Table 1 

Upper bounds set for dimensions A and B in the algorithm

Scaffold geometryAmax [μm]Bmax [μm]
(i) Aligned elliptic pores, 3×3 pore/face300300
(ii) Aligned circular pores, 3×3 pore/face300-
(iii) Aligned rectangular pores, 3×3 pore/face300300
(iv) Aligned square pores, 3×3 pore/face300-
(v) Staggered elliptic pores, 3×3 pore/face150300
(vi) Aligned elliptic pores, 4×4 pore/face225225
(vii) Aligned elliptic pores, 5×5 pore/face180180

The initial values given to A and B are defined in a PYTHON script (Block [2]) that is run in ABAQUS. The CAD model (with the same dimensions written in the PYTHON script) (Block [3]) and the finite element mesh (Block [4]) are automatically generated. After applying on the model the boundary and loading conditions above described, a finite element analysis is performed (Block [5]). Then, for each element occupying the scaffold pores (i.e. the elements highlighted in red, see Figures 1 and 2), strain and fluid flow values are printed (Block [6]) and, according to equation (1), the biophysical stimulus S is computed (Block [7]). The computation of S is done at the end of the ramp loading. Based on the magnitude of S and the boundaries of the mechano-regulation diagram for tissue differentiation (the diagram is schematically shown in Figure 3, Block [7]), for each element of the scaffold pores, the cell phenotypes and the corresponding new tissue types are predicted. For the elements for which:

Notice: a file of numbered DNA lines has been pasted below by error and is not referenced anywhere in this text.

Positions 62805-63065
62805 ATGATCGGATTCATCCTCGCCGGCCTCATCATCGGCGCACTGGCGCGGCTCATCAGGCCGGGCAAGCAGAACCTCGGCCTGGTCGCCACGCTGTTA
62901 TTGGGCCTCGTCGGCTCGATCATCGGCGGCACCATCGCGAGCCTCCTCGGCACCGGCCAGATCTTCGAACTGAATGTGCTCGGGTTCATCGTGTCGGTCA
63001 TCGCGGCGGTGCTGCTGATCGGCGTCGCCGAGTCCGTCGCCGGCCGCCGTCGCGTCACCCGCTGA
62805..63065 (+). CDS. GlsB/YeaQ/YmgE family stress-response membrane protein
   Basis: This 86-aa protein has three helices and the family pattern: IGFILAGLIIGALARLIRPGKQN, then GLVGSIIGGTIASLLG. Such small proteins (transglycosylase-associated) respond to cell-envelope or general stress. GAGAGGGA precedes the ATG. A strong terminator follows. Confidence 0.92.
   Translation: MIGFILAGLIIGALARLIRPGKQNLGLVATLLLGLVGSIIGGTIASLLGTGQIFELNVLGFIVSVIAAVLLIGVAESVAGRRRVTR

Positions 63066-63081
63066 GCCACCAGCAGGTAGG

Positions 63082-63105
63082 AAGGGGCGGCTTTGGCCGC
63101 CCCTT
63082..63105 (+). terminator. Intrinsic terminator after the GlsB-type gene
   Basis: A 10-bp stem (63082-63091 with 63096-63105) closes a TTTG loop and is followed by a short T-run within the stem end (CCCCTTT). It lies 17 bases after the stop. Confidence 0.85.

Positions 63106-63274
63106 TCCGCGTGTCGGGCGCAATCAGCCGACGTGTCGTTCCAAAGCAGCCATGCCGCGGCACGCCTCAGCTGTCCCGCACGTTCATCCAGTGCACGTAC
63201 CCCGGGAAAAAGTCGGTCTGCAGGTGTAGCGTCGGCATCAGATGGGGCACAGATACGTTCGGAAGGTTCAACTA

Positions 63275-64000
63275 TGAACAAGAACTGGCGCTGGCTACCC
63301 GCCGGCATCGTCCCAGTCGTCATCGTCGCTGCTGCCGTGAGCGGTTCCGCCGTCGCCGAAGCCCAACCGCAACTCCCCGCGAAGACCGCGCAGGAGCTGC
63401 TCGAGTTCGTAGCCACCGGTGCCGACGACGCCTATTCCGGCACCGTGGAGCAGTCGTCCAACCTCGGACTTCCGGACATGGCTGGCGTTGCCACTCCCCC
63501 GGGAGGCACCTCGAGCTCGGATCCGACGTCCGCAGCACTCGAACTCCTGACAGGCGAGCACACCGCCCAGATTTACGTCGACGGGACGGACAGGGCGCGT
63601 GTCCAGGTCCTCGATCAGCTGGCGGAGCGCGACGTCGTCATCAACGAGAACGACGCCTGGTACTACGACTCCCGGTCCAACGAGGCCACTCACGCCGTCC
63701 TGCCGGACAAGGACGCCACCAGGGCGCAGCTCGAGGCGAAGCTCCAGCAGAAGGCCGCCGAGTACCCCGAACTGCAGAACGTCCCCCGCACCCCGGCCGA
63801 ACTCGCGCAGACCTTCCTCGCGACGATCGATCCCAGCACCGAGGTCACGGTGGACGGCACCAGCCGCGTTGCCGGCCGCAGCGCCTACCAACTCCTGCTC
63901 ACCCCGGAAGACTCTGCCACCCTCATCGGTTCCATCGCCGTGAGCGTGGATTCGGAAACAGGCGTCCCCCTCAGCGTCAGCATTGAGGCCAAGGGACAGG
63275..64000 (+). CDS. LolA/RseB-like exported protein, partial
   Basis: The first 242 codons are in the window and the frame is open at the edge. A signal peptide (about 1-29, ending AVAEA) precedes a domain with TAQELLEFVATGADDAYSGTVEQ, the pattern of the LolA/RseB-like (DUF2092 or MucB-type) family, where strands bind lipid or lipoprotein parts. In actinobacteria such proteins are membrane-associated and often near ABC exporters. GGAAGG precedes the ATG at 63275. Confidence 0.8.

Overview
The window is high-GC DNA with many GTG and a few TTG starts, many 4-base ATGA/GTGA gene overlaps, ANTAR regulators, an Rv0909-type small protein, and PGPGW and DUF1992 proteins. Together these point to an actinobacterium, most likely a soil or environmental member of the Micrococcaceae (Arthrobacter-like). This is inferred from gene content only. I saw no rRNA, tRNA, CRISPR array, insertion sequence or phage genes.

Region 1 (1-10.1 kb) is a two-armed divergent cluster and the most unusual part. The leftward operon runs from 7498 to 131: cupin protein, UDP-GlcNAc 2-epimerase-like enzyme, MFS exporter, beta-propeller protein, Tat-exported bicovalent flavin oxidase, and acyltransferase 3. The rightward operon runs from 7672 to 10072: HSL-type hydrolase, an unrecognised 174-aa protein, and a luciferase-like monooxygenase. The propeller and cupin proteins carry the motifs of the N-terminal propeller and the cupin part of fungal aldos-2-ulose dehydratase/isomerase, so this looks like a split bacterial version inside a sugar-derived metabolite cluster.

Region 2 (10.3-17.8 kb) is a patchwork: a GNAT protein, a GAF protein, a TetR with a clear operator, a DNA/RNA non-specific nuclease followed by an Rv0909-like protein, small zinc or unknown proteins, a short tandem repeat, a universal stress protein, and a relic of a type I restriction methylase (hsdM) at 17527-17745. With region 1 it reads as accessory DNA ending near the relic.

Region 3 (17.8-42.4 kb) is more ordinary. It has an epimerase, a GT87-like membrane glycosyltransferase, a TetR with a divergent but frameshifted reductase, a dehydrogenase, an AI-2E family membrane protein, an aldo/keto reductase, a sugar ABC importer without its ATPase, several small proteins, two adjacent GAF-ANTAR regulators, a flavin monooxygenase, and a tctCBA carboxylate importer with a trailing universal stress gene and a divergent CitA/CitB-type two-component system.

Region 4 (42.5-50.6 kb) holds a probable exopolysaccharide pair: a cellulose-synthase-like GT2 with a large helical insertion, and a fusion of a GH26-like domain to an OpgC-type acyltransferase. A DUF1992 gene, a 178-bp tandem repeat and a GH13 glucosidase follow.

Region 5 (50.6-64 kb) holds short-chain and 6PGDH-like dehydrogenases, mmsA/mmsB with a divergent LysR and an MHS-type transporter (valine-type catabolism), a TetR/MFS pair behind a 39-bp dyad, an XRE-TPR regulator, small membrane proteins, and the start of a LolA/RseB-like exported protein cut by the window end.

Int J Biol Sci inline graphic  (3) 

i.e. for the elements where mature bone is predicted to form, the volume is stored in memory. Then, the algorithm computes the percentage of the total scaffold volume BO% occupied by bone (Block [10]) as:

Int J Biol Sci inline graphic  (4) 

where VBONE is the volume obtained by summing up the volume of all the elements for which inequality (3) is satisfied, and VTOT the total volume of the scaffold computed as VTOT = L × L × L= 1.913 × 1.913 × 1.913 7 mm3.

The algorithm formulates, hence, an optimization problem including the geometrical parameters A and B as design variables where the objective is to minimize the functional Ω. This optimization problem is stated as follows (Block [11]):

Int J Biol Sci inline graphic  (5)